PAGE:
Chromag's two new aluminum rims were on display, both of which are, unsurprisingly, intended for a spot of rowdy riding. The burlier of the two is the BA30, with its welded seam, internal bracing, and a thicker than normal bead wall that's meant to stand up to impacts better than other rims. A big hit may not crush your rim but it might cut your tire's sidewall, so Chromag has given the BA30's a wider, rounder edge that's less likely to act as a knife when it's smashed into the rock.
The BA30 is available in a 570-gram, 27.5'' version, as well as a 29er model that weighs 610-grams, and only in a black finish.
If you're looking for something burly but maybe not quite as burly as the BA30, you can go with its little brother, the Phase30. This rim sports the same external shape as the heavier BA30, a welded seam, and a thicker than normal bead wall with a round top, but it forgoes the internal bracing in the name of saving some weight. The result is a 27.5'' rim that weighs 480-grams, and a 29'' rim that comes in at 510-grams. Black only, of course.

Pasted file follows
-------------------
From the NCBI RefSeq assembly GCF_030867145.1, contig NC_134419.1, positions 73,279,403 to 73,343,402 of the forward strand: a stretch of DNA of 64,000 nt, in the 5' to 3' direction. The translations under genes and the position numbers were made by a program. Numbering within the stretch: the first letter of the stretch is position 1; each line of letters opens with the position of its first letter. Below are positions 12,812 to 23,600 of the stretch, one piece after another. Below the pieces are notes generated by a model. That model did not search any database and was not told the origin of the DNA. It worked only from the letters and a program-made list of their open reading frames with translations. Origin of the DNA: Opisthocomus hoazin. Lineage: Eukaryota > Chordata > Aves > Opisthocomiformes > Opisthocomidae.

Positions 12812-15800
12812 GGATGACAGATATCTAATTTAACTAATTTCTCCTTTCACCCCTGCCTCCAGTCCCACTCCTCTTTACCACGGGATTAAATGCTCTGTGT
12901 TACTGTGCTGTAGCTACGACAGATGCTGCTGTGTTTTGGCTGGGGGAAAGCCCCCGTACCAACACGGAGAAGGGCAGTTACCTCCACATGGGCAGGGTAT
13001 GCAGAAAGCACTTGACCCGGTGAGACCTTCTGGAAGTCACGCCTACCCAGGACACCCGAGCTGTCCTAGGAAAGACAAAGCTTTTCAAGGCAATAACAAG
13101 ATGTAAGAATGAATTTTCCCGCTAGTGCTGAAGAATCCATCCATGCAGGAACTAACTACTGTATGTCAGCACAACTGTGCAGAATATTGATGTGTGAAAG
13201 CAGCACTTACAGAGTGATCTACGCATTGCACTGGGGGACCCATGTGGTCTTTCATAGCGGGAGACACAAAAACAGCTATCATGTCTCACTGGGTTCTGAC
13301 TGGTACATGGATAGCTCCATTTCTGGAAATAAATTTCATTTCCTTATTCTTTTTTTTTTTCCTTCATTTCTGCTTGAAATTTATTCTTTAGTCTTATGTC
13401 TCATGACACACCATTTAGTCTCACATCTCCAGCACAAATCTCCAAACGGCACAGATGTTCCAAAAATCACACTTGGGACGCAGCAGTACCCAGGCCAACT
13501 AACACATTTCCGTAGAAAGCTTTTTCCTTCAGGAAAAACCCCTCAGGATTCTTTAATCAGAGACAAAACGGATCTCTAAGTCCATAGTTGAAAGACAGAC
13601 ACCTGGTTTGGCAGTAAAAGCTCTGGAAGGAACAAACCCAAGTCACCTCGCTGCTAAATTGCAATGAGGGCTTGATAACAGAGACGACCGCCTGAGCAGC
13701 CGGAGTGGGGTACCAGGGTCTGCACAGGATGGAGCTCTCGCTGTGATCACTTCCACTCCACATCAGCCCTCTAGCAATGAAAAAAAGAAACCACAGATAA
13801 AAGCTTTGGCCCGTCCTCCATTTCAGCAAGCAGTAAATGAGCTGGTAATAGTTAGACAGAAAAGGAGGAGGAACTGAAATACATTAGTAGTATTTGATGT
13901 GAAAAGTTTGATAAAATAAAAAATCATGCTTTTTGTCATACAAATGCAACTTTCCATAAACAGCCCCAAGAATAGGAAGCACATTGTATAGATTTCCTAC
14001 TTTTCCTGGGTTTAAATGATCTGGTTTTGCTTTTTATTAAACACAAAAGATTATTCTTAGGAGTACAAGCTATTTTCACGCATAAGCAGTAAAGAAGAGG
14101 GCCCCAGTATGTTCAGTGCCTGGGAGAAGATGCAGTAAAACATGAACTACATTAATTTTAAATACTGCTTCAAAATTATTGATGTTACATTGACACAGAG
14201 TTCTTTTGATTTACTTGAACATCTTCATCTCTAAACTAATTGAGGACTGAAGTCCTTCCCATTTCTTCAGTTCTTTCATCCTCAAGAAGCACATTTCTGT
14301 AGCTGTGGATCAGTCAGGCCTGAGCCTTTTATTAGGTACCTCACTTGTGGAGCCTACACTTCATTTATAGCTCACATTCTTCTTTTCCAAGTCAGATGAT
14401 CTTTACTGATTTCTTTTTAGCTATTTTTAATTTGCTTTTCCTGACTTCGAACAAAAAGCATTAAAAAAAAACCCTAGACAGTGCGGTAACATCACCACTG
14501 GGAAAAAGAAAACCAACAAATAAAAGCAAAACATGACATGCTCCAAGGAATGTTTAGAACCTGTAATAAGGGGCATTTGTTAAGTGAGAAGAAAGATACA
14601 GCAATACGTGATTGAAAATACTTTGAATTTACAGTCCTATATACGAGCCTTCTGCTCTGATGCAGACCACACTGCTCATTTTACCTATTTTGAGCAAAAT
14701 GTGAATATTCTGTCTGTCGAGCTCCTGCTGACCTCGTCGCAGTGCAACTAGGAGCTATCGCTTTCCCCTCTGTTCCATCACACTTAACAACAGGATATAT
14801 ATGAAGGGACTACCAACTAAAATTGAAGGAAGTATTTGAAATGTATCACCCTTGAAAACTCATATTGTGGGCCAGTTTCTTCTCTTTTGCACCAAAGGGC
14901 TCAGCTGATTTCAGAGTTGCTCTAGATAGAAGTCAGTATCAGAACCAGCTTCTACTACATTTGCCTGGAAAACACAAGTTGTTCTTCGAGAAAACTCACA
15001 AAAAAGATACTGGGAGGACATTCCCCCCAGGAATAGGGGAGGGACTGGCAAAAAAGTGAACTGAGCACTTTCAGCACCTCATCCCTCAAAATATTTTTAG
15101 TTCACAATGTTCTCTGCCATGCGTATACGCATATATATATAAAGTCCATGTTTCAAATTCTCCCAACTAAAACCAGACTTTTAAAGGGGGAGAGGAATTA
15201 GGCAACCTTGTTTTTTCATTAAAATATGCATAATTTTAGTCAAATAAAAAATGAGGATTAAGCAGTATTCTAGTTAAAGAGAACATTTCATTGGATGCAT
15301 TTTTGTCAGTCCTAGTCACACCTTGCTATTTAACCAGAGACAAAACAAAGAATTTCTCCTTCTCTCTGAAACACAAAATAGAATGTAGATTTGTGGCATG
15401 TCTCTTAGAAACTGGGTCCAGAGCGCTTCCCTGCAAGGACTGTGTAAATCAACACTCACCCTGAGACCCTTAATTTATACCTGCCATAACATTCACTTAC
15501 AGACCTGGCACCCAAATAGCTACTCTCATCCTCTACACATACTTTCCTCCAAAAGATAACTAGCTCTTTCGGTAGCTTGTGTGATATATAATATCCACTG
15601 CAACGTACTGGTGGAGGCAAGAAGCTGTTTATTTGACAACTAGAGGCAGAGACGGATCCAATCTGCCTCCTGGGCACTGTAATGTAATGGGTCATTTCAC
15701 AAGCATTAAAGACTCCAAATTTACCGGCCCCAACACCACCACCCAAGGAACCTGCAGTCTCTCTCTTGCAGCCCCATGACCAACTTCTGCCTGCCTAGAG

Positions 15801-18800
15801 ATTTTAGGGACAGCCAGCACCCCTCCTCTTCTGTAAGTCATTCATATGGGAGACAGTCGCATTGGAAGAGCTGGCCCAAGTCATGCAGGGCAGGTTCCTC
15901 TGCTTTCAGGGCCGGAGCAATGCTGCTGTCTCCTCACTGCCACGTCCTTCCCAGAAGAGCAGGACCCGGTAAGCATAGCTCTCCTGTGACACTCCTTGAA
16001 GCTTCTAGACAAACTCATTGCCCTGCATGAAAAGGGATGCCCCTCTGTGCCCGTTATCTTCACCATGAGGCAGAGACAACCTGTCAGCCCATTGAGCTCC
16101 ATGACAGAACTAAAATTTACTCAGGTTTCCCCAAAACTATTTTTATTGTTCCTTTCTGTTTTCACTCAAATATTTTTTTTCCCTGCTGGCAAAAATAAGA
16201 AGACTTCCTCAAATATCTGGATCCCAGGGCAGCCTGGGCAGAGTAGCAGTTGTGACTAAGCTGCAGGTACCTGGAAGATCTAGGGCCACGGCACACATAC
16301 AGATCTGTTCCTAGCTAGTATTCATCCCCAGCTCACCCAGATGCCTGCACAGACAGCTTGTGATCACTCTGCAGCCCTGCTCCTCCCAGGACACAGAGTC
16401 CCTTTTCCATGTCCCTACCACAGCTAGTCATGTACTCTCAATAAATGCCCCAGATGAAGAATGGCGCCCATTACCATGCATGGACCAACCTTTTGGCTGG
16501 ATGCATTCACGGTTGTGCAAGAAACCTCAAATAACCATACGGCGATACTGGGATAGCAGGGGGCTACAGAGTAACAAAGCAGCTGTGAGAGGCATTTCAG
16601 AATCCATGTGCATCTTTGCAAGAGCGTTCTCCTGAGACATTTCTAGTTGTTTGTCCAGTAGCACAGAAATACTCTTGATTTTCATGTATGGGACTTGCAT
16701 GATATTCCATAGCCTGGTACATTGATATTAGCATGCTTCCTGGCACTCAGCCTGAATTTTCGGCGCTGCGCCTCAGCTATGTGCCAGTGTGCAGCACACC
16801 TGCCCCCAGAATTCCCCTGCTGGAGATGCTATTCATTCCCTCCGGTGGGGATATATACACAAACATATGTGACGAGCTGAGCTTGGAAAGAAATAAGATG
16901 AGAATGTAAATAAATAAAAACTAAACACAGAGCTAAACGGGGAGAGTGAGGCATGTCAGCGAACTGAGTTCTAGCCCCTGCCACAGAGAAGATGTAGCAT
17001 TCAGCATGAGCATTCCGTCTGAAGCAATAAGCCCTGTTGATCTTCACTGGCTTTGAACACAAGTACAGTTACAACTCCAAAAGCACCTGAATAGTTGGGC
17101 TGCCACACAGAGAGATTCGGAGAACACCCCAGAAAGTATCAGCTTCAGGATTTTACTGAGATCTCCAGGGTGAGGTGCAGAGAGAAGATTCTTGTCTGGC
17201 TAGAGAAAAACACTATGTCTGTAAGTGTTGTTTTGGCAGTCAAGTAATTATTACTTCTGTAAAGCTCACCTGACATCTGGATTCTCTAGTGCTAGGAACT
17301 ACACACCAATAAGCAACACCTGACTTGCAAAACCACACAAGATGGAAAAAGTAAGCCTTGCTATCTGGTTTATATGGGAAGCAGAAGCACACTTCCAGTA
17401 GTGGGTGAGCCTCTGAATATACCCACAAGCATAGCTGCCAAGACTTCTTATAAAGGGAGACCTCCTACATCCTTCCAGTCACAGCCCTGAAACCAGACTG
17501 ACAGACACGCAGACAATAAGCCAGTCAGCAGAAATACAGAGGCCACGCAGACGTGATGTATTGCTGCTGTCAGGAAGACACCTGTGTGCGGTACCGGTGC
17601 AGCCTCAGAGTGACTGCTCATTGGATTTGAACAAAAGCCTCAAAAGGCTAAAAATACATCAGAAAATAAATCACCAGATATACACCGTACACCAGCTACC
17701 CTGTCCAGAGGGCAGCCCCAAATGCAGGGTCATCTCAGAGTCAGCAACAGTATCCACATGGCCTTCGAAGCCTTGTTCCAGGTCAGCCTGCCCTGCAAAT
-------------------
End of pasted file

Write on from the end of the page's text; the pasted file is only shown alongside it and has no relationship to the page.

G-Form now has gloves in their catalog, meaning that they must now have protection for nearly every part of your body from your shoulders down. The new Pro Trail gloves are all about combining minimalism with G-Form's RPT padding over top of the knuckles. Have you ever smashed your hand into a tree? Yeah, that's exactly what the padding is for. G-Form says that their 'Reactive Protection Technology' is able to stay pliable under normal use but firm up in an instant when struck; quick enough, they claim, to offer some real protection.
So, your hands are safer but what happens if your phone rings? The thumbs and pointer fingers have conductive tips so you can still answer a call or upload your selfie to Instagram, if the need arises. Color options are white or black, both with black RPT padding, and sizing runs from small to extra-large.
The big news in SR Suntour world is their new downhill and all-mountain air-sprung shock, the TriAir. The long-stroke shock includes a three-position pedal-assist lever to dial on the compression when it's needed, as well as an eight-position low-speed rebound clicker. Internally, it employs SR Suntour's Piston Compensator System (aka PCS) that's essentially an internal floating piston (IFP) in the shock's piggyback to provide back-pressure and room for oil displacement. That might sound familiar as it's the same layout that most high-end shocks use.
The new TriAir shock will be available in Metric and normal sizes, as well as trunnion mount if that's what your bike calls for.